Spotlight on Japan: About the Language
Japanese may seem complicated simply because it doesn’t use the standard Latin alphabet that many European languages use. That alone is often enough to get most people to just think of it as being similar to Korean or Chinese. Especially when you don’t know enough to really tell them apart. In reality though, for English speakers Japanese is less of a challenge than many of the other major Asian languages. We’ve laid out a few things to know about the Japanese language if you’re interested in working out some basics.
The modern Japanese writing system consists of quite a few different scripts:
Hiragana is the basic Japanese phonetic script and is the basis for the Japanese language. Each character represents a sound – normally similar to a pair of English letters, almost always ending in a vowel.
Example: に = ni, ほ = ho, ん = n, ご = go. Therefore : にほんご = Nihongo = Japanese.
Katakana works in the same way, with all the same sounds as hiragana, but it’s a different set of symbols mainly used for foreign-language words.
Example: ロ = ro, ン = n, ド = do, ン = n. Therefore: ロンドン = rondon = London
Kanji originates from the Chinese writing system, before Japanese had its own written forms. The key difference is that Kanji characters represent a concept, word or noun. They’re not just sounds like the other scripts, and there are literally thousands of them.
Example: 英語 eigo = English language)
Romanji is the phonetic equivalent for Japanese words using the standard Latin alphabet. This is used very rarely in Japan.
Example: Arigatou = Thank you)
Spoken Japanese makes use of a mandatory honorific system, where endings are attached to someone’s name to show respect. Honorifics, or keigo (敬語), are separated into 3 different levels: polite language, respectful language, and humble language. Polite language is used when speaking to someone who you aren’t familiar with or who is of ‘higher rank’. Respectful language is used when talking to superiors or customers at work, and never used to refer to yourself – that’s what humble language is for. You use it to talk about yourself and it effectively ‘lowers’ your position, humbling yourself. Don’t worry if this is difficult for you to wrap your head around – honorifics are complicated even for Japanese natives!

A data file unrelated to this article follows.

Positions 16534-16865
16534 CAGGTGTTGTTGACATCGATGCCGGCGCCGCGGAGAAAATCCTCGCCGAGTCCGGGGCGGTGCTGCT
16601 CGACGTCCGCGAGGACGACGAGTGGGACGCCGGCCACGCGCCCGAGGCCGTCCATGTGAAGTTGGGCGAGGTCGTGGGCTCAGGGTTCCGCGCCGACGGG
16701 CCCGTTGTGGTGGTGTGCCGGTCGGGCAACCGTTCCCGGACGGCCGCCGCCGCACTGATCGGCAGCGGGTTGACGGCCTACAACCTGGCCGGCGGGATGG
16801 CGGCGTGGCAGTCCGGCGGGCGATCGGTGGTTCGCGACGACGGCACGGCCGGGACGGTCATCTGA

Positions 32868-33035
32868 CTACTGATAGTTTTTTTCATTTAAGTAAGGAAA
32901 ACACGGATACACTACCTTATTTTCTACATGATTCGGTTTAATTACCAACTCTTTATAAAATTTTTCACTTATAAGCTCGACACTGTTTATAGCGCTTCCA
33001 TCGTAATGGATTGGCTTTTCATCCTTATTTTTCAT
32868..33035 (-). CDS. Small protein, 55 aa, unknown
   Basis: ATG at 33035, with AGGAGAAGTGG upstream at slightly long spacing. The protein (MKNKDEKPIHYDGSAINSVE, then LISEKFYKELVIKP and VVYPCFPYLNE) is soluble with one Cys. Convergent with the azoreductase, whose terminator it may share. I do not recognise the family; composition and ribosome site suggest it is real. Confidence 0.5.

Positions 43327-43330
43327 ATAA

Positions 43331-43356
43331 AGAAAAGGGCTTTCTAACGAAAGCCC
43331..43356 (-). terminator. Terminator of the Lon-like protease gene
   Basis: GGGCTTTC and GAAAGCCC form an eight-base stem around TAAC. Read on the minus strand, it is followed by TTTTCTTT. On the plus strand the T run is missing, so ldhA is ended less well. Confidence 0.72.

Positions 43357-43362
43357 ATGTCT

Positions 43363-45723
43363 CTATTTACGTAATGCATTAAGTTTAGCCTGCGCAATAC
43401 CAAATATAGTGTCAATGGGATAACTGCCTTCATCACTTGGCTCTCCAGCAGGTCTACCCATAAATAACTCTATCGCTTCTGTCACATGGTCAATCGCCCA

Japanese uses a huge number of loans words from other languages, including English, Chinese and Portuguese. For example, words like ガラス (garasu: Glass) and パソコン (pasokon: personal computer) are borrowed from English. There are also many words that the Japanese use that sound English, but aren’t –words like サラリーマン (sarari-man: office worker) and ガソリンスタンド (gasorin sutando: petrol station). These are called wasei-eigo, or ‘Japanese-made English’.
A few key phrases you might want to learn, in the interest of very basic politeness:
Konnichiwa = Hello
Sayounara = Goodbye
Itadakimasu = a polite expression to say before eating. Roughly means thank you for the meal.
Kanpai = Cheers! (when knocking glasses together before drinking)
Arigatou = Thank you
Don’t feel overwhelmed! There’s a lot to take in. What’s great is that once you begin to learn Japanese and understand its intricacies, it gets easier pretty fast and once you’ve got it, and speaking Japanese makes it much easier to then learn other Asian languages, especially Chinese and Korean.